Monday, February 1, 2010

USDJPY—respected resistance

The pair respected the resistance I wrote about last week. On the three-hour chart, it bumped its head on the downtrend line coming in from January 6 as well as hitting the .618 retracement from the January 21 high. I placed two short orders—one at 90.78 and one at 90.73 (I took a second position because I took less of a position size than I wanted in the first one—in other words, trader error.)

Since then it dropped to 89.88. I took partial profits on the first position at 90.11 for + 67 pips. Obviously, both positions are profit-stopped.

This is a good time for me to mention how important it is to wait for the entry that your analysis shows is reasonable. It was Friday morning at 6:25 AM EST when I posted my chart that showed I was waiting for the entry around 90.71/75/81. The pair reached that price level by 9 AM, EST and I entered my position. Sometimes it doesn’t happen that quickly but the point is that you need to wait for your entry. Let’s face it. If the market doesn’t get to your entry, it’s already telling you there’s something off with your analysis. If it does and merrily blows past it, your good entry point has allowed you to set a stop that results in little loss. Learning to wait is mandatory in order to be a successful trader.

Resistance for USDJPY is at:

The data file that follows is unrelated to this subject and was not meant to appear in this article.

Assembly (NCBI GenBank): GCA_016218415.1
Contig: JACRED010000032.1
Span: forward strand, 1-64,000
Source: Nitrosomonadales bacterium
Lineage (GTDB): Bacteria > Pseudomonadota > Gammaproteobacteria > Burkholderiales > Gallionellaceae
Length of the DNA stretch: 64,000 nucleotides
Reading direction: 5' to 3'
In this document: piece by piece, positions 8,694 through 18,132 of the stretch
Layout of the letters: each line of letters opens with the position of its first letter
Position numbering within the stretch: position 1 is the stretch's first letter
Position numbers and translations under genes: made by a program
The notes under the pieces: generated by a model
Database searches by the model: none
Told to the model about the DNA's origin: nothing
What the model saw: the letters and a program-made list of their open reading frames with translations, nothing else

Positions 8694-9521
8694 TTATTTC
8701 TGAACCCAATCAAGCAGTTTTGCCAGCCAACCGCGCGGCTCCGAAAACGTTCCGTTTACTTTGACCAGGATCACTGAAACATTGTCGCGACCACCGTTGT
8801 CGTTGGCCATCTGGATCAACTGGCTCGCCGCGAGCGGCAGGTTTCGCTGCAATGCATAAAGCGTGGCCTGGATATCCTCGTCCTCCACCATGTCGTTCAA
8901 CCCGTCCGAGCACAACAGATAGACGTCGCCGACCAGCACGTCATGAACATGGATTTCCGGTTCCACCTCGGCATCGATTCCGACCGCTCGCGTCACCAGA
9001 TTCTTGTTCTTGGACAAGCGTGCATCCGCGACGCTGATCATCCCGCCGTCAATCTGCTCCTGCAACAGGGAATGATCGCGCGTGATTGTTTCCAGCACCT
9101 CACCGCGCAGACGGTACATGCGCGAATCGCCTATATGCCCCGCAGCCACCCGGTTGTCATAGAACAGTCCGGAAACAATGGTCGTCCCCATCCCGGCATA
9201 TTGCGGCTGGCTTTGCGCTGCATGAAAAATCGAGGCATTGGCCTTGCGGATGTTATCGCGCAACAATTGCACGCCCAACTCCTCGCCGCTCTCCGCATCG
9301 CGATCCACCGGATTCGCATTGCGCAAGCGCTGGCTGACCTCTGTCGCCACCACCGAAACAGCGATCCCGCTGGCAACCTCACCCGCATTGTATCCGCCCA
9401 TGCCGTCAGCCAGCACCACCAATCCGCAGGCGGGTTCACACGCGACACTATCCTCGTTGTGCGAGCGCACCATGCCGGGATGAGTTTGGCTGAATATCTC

90.45 (downtrend line from January 6, ’10)
91.00/19/25/34 (round number, fib retracements and polarity)
92.32 (polarity)
93.77 ( January 7 high)
94.12 (daily downtrend line from May ’09)

Support is at:

89.51 (up trend line from November ’09)
89.00/14 (round number and January low)
88.01 (round number and support)
87.36 (December low)

© Dianne Fecteau, 2010. No part of this material may be reproduced in any form, or referred to in any other publication, without the express written permission of the author.

My purpose in writing this blog is to show you how one trader, me, makes trading decisions and survives while trading Forex. One of the biggest problems I had when I first started trading was trying to apply the “rules” to actual trades. Another was the psychology—limiting losses and letting profits run. If you study my blog, you’ll see how I deal with both those issues. So my writings are not trade recommendations but rather educational in purpose. You have to decide on your own approach to trading. Remember that trading is risky.

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